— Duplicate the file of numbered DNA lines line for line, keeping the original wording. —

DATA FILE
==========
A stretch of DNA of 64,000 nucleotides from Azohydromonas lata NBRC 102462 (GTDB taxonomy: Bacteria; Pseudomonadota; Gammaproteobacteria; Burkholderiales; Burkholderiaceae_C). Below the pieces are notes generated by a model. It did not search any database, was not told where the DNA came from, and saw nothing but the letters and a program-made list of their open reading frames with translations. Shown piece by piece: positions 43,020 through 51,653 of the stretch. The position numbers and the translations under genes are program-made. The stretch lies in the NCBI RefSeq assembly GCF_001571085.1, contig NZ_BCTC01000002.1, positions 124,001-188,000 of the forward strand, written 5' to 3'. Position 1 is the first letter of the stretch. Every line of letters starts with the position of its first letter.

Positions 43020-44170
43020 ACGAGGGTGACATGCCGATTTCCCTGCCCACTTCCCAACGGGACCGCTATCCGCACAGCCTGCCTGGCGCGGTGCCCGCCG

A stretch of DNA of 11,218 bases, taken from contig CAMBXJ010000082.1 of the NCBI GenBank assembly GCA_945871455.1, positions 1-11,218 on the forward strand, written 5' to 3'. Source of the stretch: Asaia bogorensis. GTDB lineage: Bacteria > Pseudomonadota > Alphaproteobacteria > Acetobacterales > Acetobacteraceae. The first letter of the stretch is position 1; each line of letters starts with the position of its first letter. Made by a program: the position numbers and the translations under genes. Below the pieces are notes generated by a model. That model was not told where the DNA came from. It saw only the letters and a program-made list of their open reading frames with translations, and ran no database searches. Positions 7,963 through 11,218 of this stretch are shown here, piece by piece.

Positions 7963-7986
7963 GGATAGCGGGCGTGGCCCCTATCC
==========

A stretch of DNA of 64,000 nucleotides from Azohydromonas lata NBRC 102462 (GTDB taxonomy: Bacteria; Pseudomonadota; Gammaproteobacteria; Burkholderiales; Burkholderiaceae_C). Below the pieces are notes generated by a model. It did not search any database, was not told where the DNA came from, and saw nothing but the letters and a program-made list of their open reading frames with translations. Shown piece by piece: positions 43,020 through 51,653 of the stretch. The position numbers and the translations under genes are program-made. The stretch lies in the NCBI RefSeq assembly GCF_001571085.1, contig NZ_BCTC01000002.1, positions 124,001-188,000 of the forward strand, written 5' to 3'. Position 1 is the first letter of the stretch. Every line of letters starts with the position of its first letter.

Positions 43020-44170
43020 ACGAGGGTGACATGCCGATTTCCCTGCCCACTTCCCAACGGGACCGCTATCCGCACAGCCTGCCTGGCGCGGTGCCCGCCG

A stretch of DNA of 11,218 bases, taken from contig CAMBXJ010000082.1 of the NCBI GenBank assembly GCA_945871455.1, positions 1-11,218 on the forward strand, written 5' to 3'. Source of the stretch: Asaia bogorensis. GTDB lineage: Bacteria > Pseudomonadota > Alphaproteobacteria > Acetobacterales > Acetobacteraceae. The first letter of the stretch is position 1; each line of letters starts with the position of its first letter. Made by a program: the position numbers and the translations under genes. Below the pieces are notes generated by a model. That model was not told where the DNA came from. It saw only the letters and a program-made list of their open reading frames with translations, and ran no database searches. Positions 7,963 through 11,218 of this stretch are shown here, piece by piece.

Positions 7963-7986
7963 GGATAGCGGGCGTGGCCCCTATCC